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[SLUG] Re: Copyright assignment + the GPL [Was: Streaming media servers]
- To: slug@xxxxxxxxxxx
- Subject: [SLUG] Re: Copyright assignment + the GPL [Was: Streaming media servers]
- From: QuantumG <qg@xxxxxxxxxxx>
- Date: Wed, 09 Feb 2005 11:49:09 +1000
- User-agent: Mozilla Thunderbird 1.0 (Windows/20041206)
Jeff Waugh wrote:
I understand why this perspective has currency, but I disagree with it quite
strongly. The code is available under the GPL, the community has full GPL
rights, and you have a single copyright owner who is prepared to defend the
software and aggressively develop/improve the software because they have an
important investment in it.
Well the point of the GPL (over a BSD-like license) is to ensure that
the source code for all distributed changes are available and are freely
distributable. So yes, although your specific changes are available to
the community, all the changes that the new copyright owner distributes
under a proprietary license are not. You might be ok with this, but I
think it's just paying lip service to the GPL without actually accepting
the concept of software freedom.
As you put forward a number of bad situations that can arise from this,
allow me to set up my nightmare scenario for you.
1. You contribute a significant amount of work to Helix (like a new
2. RealNetworks demands a copyright assignment.
3. They put it into both the open source and proprietary distributions.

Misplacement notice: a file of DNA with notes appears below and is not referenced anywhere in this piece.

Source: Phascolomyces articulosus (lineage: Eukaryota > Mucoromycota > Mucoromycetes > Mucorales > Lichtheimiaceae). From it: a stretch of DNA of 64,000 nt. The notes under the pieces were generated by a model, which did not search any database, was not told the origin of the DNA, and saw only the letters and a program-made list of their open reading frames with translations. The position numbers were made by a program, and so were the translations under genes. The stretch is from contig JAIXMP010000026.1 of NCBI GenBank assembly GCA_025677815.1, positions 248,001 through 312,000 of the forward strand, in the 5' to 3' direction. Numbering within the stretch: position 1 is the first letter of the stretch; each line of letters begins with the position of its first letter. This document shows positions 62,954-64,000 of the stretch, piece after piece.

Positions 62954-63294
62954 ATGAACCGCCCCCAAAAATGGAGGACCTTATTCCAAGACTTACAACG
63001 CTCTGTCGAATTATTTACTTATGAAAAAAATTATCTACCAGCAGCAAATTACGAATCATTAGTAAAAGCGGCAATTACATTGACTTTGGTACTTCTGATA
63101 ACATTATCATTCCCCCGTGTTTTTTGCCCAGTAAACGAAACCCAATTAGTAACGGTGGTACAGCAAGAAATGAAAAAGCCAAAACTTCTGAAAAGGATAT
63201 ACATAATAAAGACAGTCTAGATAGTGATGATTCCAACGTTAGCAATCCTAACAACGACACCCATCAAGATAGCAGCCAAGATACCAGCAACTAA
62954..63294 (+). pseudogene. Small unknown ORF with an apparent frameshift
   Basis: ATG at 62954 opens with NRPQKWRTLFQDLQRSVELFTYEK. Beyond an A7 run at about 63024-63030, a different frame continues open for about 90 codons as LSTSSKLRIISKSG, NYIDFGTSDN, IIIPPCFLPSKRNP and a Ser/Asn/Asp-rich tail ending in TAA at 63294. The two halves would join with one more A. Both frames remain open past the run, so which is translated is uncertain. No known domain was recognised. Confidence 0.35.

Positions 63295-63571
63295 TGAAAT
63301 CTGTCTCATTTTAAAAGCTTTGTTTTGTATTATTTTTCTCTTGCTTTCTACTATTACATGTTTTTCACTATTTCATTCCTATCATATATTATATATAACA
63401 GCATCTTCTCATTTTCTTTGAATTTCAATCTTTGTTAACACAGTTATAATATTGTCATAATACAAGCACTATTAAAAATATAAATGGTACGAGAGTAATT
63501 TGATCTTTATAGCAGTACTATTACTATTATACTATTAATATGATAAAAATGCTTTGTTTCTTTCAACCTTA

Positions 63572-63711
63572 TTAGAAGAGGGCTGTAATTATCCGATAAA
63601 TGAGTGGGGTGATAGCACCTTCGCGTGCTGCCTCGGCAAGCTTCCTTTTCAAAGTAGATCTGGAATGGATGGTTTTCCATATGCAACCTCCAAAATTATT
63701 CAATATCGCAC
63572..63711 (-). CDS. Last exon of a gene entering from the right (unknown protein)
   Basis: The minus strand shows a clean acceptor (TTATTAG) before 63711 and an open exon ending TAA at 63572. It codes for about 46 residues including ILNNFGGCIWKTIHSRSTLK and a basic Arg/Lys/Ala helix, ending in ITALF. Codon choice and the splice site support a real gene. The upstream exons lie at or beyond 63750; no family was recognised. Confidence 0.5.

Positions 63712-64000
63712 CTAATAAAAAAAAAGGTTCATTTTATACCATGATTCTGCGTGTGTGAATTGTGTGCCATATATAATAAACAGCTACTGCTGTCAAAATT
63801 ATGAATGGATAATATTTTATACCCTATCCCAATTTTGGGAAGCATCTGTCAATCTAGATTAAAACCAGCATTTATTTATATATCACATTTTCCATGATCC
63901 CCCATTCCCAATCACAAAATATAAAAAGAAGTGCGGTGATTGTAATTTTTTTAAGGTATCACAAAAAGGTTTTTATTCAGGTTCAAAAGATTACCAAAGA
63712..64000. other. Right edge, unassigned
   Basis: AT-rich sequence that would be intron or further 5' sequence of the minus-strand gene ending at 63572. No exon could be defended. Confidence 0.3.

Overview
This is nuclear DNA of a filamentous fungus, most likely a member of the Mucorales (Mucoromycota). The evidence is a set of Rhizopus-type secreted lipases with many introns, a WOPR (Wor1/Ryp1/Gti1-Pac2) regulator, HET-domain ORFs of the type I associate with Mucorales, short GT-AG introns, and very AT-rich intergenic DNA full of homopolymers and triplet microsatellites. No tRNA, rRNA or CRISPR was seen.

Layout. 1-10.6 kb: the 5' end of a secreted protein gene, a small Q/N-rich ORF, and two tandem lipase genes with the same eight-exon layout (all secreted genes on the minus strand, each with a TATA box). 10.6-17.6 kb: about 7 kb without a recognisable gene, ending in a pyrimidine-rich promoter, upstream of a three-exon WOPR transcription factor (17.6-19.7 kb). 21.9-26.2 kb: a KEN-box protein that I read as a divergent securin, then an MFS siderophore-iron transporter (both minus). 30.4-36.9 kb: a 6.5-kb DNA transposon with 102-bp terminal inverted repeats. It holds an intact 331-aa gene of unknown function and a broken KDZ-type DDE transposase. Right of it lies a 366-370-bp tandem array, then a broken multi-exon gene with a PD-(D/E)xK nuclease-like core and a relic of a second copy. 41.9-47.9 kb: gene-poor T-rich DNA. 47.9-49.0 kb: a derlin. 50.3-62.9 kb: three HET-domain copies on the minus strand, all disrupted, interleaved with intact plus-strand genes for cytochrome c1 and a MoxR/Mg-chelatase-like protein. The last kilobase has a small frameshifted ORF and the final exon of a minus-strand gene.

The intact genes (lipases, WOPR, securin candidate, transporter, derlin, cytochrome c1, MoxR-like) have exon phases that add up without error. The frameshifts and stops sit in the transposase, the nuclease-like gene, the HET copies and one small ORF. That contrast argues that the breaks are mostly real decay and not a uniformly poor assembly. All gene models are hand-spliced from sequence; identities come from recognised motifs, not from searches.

4. They sell their proprietary distribution to customers.
5. A customer finds a bug, wants a feature extension, etc.
6. RealNetworks adds fixes the bug, or makes the feature extension
in the proprietary distribution only.
That bug or feature extension is not free. It is a proprietary
extension of copylefted code. That's crazy. It's this kind of nonsense
that specifically inspired the creation of copyleft licenses, but the
license does not apply to the copyright holder, so the community
suffers. Now maybe you have no respect for copyleft licenses (it's ok
to say so, I know a lot of BSD developers who don't) but if you do
surely you've got to recognise that this is a travesty.
To me, choosing the BSD over the GPL is deliberately saying "proprietary
forks of this software are ok by me". That's cool if that's what you
want to do (I work on a project that specifically does this). But
choosing the GPL over the BSD is deliberately saying that they are not
ok, and I don't see why an exception for one proprietary fork (that made
by the copyright holder) is ok.